How will the new government in Maldives rebalance its foreign policy?
New Delhi-On November 17, the tiny island nation of The Maldives will swear in a new President. Indian Prime Minister NarendraModi, will attend this function, which will take place in its capital, Male. This Indian Ocean archipelago is the only country of South Asia that Modi has not visited after he took over in 2014 as its outgoing President Yameen was perceived as hostile towards India. This change at the top comes as a big relief for the Indian government, which was at its wits end about how to take on the President of a country, which New Delhi considered it to be its protectorate. President Yameen not just enlarged China’s presence in his tiny country, but also snubbed India repeatedly on some pretext or the other. His defeat in the elections and formation of the new government could correct the threat of loss of sovereignty that has been staring the Maldives after it took hefty loans from China.
Though Maldives is an exceedingly small country, but still its capital, Male, with a population of 2.5 lakhs, has the highest density in the world. Flight to this stunningly beautiful island of Male does not prepare a traveler for either its high population density or the intense political jostling that has been taking place ever since the country became a democracy after 30 years of dictatorial rule under its former PresidentMaumoon Abdul Gayoom. Maldives has one of the highest divorce rates in the world and most of the 4-lakh nationals of this country are related to each other. Outgoing President
Yameen is the brother of the former dictator Gayoom, whom he had jailed on charges of conspiring to overthrow him. Whenever these blood feuds cast their shadow on politics the outcome is, invariably, nasty and brutish in this seething cauldron of Male.
Understandably, whenever there is a protest, people just stream out from congested lanes and by-lanes that surround the Independence Square. It does not take any political mobilization to organize a rally.President Yameen was not just compelled by international pressure to hold elections, but intense protests of the people of Male who detested his attempts to throttle democracy and his in your face acts of corruption. Couple of years ago, Al Jazeera, had made a documentary where President Yameen was shown to be accepting money in black plastic bags. He later denied that they were kickbacks, but no one believed him.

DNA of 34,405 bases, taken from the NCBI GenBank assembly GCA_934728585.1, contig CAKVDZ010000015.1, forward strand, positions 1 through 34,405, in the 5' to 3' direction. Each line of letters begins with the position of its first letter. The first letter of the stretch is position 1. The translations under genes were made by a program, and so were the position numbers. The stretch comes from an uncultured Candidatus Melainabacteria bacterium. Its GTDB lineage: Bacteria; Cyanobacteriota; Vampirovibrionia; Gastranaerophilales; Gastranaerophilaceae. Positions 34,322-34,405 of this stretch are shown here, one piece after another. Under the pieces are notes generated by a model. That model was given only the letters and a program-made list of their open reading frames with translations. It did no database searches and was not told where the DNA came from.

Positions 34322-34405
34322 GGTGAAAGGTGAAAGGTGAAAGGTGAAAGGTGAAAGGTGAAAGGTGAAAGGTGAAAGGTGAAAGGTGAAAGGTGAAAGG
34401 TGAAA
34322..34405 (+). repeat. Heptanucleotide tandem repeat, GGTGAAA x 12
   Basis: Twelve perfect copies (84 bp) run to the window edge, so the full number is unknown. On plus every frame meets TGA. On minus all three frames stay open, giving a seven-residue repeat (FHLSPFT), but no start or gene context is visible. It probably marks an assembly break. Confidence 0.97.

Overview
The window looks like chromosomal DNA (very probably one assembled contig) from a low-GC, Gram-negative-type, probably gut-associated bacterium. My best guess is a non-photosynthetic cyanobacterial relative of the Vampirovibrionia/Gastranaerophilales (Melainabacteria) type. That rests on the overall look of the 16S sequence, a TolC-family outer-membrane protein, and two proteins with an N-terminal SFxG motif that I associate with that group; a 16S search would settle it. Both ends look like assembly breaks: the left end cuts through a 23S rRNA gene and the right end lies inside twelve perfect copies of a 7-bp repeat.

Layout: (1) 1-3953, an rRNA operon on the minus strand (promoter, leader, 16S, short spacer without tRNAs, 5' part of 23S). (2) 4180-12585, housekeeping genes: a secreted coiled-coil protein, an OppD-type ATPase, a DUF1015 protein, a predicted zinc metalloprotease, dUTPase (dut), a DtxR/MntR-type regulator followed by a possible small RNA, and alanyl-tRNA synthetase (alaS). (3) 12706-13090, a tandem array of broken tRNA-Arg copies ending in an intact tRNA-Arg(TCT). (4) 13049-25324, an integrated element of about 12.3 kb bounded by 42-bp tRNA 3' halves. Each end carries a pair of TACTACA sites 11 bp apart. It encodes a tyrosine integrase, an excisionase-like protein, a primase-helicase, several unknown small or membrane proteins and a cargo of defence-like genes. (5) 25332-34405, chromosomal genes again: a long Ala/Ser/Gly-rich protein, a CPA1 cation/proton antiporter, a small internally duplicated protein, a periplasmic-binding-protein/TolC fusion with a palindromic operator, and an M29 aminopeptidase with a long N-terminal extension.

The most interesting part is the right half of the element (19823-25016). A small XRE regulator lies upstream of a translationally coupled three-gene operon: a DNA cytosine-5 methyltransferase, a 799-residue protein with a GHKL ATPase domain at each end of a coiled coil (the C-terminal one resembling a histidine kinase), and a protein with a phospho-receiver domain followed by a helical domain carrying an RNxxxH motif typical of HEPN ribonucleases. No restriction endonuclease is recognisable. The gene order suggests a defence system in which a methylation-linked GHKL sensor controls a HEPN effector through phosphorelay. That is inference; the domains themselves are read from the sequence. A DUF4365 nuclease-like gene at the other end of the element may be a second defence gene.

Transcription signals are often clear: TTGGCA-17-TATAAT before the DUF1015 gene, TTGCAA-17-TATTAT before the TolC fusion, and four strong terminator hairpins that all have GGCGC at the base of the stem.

President Yameen to ward off democratic scrutiny had undermined the parliament and subverted the Supreme Court. Many MP’s were disqualified for bizarre reasons like- attending the parliament when they were not supposed to. Earlier this year when this writer was in Male, the Supreme Court gave freedom for opposition MPs to contest the parliament elections. Yameen was so incensed by the SC order that he got the judges arrested and imposed emergency in the country. To immune his government from any foreign invasion, he coziedup with the Chinese who were encouraged to build businesses here.
Chinese, are now everywhere in Male. They have built a bridge that connects the airport island with the capital Male. They are building the Male airport after Indian contractor, GMR, was thrown out. Also, they have been accused of buying islands that were allegedly sold for a song by government of Yameen. Later, the Chinese ambassador denied this allegation.
Majority of those who travel to these scenic islands are Chinese. This writer was the only Indian who flew from Colombo in a flight packed with garrulous Chinese tourists. To India’s 83,000 tourists every year, Chinese send a quarter million. Expectedly, the restaurant menus have a section in Chinese language and signage in many areas are also in mandarin.
Many of those who were opposed to Yameen and the manner in which he had mortgaged the destiny of this diminutive archipelago to a mighty powerhouse like China expect the new government to bring about a balance in these ties. They talk about the asymmetry in relationship and how closeness with China was feeding authoritarian tendencies in the defeated President. These oppositionleaders are hoping that this would be corrected and the traditional ties with India would be restored.
India will have to ponder why its littoral states moved away from its influence and sought comfort in the company of China. Was it the arrogance of our diplomats that run India’s foreign office or is there a need to craft a fresh neighborhood policy at a time when China’s enlargement can no longer be challenged by conventional and tired means. (Ends)